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Through Jared dillian

Inflation trade took a shovel last week as the Federal Reserve pondered aloud about perhaps raising interest rates a little earlier.

That’s it. That’s all that happened.

There are a few lessons here.

  1. We have inflation, and the Fed’s statements are an unspoken admission that inflation is not transitory. If it were truly transitional, there would be no need to accelerate rate hikes.
  1. It will take much more than words to derail this inflationary impulse. He will take action. Words have power, but the Fed must in fact do something lower inflation, such as raising rates or reducing asset purchases, and that’s still a long way into the future.
  1. I was not surprised that the Fed changed its stance on monetary policy. If you’ve been paying attention to speeches and statements from the past month, it was clear that inflation was at the center of the Fed’s concerns. What surprised me was the market reaction, which was violent in relation to the tiny change in expectations. There is a lot of influence in the system and a lot of cluttered positions. You can see it on this graph of the yield curve, expressed as the difference between the five-year and 30-year rates.

Inflation isn’t dead, just because the Fed says so. He’s alive and well, and the Fed is going to have to work really hard to kill him.

My trip to Greece

I have just returned from vacation in Greece, and I have some knowledge of macroeconomics.

The dollar is very strong.

Granted, it’s Greece, and things are cheaper there, but I had dinner for two in Milos for EUR 30, or around $ 36. With enough food for us to take the leftovers to the hotel in bags. It was even cheap in Athens, and the notoriously expensive Santorini wasn’t that bad.

Even after the big move this year and last year, the dollar is not particularly weak. In purchasing power parity, it has the possibility of weakening further.

There is also the question of the wisdom of combat tendencies. I wouldn’t characterize the weak dollar trend as relentless, but it has been a constant feature of the markets for about a year. Betting on a stronger dollar is like fighting against a very strong trend. You first.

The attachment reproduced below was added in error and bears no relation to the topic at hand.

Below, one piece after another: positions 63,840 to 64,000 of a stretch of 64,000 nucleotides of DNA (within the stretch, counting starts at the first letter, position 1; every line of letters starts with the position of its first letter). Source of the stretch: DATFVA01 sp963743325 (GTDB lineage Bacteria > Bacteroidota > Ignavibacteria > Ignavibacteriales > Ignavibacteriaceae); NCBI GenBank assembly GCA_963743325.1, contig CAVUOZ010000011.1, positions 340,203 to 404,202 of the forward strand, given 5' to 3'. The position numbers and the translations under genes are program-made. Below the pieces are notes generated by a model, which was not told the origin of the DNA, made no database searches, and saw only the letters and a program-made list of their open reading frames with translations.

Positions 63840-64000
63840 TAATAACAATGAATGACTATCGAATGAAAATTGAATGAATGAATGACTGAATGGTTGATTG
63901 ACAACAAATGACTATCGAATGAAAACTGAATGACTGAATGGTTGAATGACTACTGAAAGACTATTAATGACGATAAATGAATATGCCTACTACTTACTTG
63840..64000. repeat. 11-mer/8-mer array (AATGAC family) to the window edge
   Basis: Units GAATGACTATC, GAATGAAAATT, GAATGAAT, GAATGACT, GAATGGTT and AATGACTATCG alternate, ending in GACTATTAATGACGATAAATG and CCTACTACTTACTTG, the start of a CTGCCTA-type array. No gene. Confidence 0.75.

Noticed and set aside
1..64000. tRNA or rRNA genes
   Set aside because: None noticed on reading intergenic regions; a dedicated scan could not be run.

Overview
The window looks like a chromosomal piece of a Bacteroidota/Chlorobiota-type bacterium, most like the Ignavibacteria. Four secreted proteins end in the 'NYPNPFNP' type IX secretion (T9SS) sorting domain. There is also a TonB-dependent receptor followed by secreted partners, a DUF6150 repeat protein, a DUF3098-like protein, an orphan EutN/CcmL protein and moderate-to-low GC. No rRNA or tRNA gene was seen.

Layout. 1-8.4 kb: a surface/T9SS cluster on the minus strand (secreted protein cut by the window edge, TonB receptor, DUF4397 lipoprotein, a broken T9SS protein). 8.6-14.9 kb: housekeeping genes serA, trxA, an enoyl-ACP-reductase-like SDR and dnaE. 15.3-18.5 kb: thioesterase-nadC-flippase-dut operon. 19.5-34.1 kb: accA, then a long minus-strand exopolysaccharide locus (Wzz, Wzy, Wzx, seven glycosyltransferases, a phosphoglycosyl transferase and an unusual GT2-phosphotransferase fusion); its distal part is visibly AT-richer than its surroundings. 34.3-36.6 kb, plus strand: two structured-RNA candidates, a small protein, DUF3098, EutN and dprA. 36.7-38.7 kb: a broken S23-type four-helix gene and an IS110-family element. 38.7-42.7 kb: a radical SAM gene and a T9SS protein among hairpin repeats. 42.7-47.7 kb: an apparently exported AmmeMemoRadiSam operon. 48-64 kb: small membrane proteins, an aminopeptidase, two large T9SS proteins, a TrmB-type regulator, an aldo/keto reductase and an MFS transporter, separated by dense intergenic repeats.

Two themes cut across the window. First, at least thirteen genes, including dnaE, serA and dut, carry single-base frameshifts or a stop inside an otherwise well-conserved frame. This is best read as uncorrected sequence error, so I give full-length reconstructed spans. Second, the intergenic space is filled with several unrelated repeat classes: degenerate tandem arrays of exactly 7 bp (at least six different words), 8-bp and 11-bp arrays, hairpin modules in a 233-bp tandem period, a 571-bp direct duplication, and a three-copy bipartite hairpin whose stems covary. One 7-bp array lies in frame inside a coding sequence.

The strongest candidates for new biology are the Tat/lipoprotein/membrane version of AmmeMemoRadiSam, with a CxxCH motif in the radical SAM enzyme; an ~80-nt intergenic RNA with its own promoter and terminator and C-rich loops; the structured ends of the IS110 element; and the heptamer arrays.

Monday’s price action indicates that inflation trading and the dollar’s weaker trend are going to be very hard to kill.

It also reminded me of the European Central Bank, which has no intention of exiting negative rates at the moment. If so, the movement of EURUSD could be quite extreme.

There are a lot of trades to be done if you think rates are going to rise in Europe. Most of them are pretty obvious.

Without going into much detail (and political opinions), I returned home on Sunday very optimistic about Europe. The United States is the global center of innovation, but we don’t have a monopoly on savings, hard work, and savings. It exists elsewhere in the world.

In fact, you could argue that the stocks that have contributed to bumper markets (and asset prices) in the United States are deteriorating and improving elsewhere. We should all have a higher allocation to foreign stocks.

Victory towers

Have you ever noticed that everything in finance is also political?

Conservatives love gold; the Liberals love paper.

Conservatives love value stocks; liberals like growth stocks.

The Conservatives are betting on inflation; the liberals are betting on deflation.

These are largely political arguments, not financial arguments. People believe anything that confirms their background. After the FOMC meeting, when inflation trading was hammered home, liberals who had been battling inflation trading for the past seven months saw trade move in their favor for a day and took a ride of victory.

I also came back from Greece rather disappointed by Twitter– even debates about money are about politics.

I’m a right-wing man (economically speaking), so I believe in gold, value stocks, and inflation. Here’s how finance (and politics) work: you win for a while, then I win for a while.

Left-wing investors have had a monopoly on good ideas over the past 10 years. Now they’re experiencing a bit of cognitive dissonance that their psychological model is no longer working.

I recently saw that the average value rotation lasts 64 months. We are currently in month number seven. This is going to go on for a while and cause a lot of frustration for some.

Richard Russell once said that a bull market is actually a bull – it tries to get rid of as many riders as possible. I saw the collapse of inflation from my Bloomberg app on my phone in Greece. It didn’t spoil my day. Not too many bad days in Santorini.

If you’ve been wrong for seven months on anything, it might be a good idea to do a little soul-searching.

Originally published by Mauldin Economics, 06/24/21


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